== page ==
It was not explained why the Interested Parties did not apply to be appointed guardian to the subject earlier knowing very well that the subject cannot manage himself and had to wait until the Petitioner’s came to court for them to lodge a cross –petition.
13. The Petitioners told the court that the 5th Interested Party who is a brother to the subject chased away the subject from his home due to his mental illness. It is at this juncture that the 2nd petitioners took the subject to their own home and started taking care of him Yet this, the 5th respondent/interested party is whom the Interested Parties are recommending to the court to be appointed guardian of the subject. The court has not been convinced that the 5th respondent has what it takes to be appointed a guardian for the subject.
14. It is not in disputed that the subject has suffered mental illness since 1981 and that the 2nd petitioner took him for care in 2011. In the year 2016, he built the subject a home from where he provides full custody, basic needs including food, clothing and medication with the assistance of his father the 1st petitioner.
15. It is important to look at the provisions of the Mental health Act in relation to this petition and the issues raised herein.
A guardian appointed under the Act is deemed to be a trustee of the subject; this is so provided by subsection (4) of section 27 of the Act which states:-
(1) (4) For the purposes of this Act and the Penal Code (Cap. 63) a manager shall be deemed to be a trustee under any other law for the time being in force.
Once the order for appointment is granted, a trust relationship is created between the applicant and the subject and thus the subject’s estate that may be vested in him will only be held on behalf of and for the benefit of the subject. In any event, the trustees will not be able to dispose of the property without court’s authority as provided for under Section 27 of the act. In addition, Section 33(1) of the Act requires the manager or guardian provide an inventory and annual accounts of the subject’s estate.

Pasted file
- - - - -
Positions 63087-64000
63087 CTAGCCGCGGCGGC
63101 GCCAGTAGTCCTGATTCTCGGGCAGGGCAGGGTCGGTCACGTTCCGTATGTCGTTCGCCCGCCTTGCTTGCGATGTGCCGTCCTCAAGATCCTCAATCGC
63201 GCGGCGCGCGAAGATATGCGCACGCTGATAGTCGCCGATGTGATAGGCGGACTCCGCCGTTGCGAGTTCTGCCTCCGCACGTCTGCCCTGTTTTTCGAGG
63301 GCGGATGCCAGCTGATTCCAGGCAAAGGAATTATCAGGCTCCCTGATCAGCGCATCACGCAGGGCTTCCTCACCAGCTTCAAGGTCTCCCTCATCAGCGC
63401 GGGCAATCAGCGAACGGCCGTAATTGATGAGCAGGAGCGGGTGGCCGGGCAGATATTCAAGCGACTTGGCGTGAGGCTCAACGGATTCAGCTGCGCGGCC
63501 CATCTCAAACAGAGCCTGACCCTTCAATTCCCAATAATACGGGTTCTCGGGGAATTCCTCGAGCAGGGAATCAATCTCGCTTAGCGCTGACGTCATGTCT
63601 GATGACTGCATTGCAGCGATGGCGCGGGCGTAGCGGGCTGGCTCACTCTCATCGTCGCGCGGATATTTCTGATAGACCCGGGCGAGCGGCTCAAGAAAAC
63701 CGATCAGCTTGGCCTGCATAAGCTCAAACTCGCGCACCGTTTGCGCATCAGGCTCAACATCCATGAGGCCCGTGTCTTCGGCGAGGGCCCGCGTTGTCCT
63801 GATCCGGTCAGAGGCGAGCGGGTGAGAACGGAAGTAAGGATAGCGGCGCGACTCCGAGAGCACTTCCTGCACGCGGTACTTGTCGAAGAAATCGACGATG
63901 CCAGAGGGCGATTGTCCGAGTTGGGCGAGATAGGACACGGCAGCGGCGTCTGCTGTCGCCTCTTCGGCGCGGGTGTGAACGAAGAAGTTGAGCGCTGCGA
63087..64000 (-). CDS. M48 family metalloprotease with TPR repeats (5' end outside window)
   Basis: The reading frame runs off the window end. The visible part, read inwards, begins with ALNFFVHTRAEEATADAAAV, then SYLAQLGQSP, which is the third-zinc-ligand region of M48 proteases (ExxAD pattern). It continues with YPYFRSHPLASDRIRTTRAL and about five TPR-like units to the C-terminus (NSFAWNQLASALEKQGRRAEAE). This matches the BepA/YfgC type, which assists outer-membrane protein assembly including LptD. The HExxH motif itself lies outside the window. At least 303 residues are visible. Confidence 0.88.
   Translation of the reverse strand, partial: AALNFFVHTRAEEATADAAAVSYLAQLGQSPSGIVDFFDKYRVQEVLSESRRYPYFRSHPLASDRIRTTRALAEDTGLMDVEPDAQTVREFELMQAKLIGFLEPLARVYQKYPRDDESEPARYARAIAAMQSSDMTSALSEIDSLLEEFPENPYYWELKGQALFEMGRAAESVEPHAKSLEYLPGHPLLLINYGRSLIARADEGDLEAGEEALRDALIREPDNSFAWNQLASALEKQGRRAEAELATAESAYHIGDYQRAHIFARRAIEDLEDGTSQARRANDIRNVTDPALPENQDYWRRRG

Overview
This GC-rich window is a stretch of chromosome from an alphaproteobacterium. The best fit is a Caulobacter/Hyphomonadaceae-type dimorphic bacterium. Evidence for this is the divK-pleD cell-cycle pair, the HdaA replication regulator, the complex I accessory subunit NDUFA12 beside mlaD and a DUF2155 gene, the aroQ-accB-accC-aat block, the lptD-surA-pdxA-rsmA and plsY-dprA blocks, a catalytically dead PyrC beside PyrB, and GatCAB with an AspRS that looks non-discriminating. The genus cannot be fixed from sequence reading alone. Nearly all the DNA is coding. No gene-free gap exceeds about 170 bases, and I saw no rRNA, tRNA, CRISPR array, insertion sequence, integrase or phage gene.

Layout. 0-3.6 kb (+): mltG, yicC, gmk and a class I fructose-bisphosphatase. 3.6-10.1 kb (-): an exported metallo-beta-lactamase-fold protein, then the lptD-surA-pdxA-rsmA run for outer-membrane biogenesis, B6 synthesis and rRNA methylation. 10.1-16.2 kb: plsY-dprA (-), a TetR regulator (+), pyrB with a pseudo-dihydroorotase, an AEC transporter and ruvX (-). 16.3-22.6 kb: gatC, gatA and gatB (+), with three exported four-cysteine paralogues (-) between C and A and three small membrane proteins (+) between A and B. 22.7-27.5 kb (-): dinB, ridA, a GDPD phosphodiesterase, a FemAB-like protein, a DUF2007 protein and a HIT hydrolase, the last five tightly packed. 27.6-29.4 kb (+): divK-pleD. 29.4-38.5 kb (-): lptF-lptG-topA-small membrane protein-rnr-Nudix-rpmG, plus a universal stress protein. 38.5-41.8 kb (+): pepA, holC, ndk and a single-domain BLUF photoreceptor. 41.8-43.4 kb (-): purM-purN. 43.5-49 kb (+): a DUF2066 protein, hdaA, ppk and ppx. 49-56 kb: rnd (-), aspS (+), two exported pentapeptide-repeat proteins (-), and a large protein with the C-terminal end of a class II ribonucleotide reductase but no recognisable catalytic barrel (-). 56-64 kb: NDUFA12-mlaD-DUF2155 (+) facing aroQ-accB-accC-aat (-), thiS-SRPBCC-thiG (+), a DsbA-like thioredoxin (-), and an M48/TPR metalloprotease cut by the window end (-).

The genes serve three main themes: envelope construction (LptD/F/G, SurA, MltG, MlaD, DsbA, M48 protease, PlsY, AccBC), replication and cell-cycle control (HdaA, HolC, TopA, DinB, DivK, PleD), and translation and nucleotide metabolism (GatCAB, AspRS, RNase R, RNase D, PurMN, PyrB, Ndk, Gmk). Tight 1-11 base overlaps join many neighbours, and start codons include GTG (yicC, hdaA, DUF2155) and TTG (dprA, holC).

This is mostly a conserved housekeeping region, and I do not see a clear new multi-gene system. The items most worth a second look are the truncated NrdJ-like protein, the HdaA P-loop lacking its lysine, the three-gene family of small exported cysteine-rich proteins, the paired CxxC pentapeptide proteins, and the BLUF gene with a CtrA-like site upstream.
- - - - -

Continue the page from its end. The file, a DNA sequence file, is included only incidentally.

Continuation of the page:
Section 26 of the Act, empowers the court to make orders for the management of the estate of a person suffering from mental illness among other orders. This provision takes care of people like the Interested parties who may feel like their future inheritance rights may be interfered with.
16. In my considered view, the petitioners have demonstrated that the subject suffers mental illness which the Interested Parties do not dispute. Both parties agreed on the contents of Dr. Thuo J. N. It has been established that the petitioners have been taking care of the subject since 2011 to date and and that he is unable to manage his own affairs. The petitioners are a brother and a nephew of the subject who are covered by the Act as close relatives.
17. For the last nine(9) years the two petitioners have taken the subject and cared for him with a mutual financial plan that has culminated them building a home for the subject. It has not been alleged that the subject has lacked the essentials of life in the hands of the petitioner.
18. It is my finding that the petitioners have discharged the burden of proof in this Amended Petition and it is therefore successful. I enter judgment in favour of the petitioners jointly in terms of prayers (a) (b) and (c) of the petition.
19. The cross-petition is hereby dismissed.
20. Each party will meet their own costs of the petition.
21. It is hereby ordered.
DELIVERED, DATED AND SIGNED AT EMBU THIS 20TH DAY OF NOVEMBER, 2020.
In the presence of:-
Ms. Kiai for Kabathi for Petitioners
Ms. Muthoni Ndeke for interested parties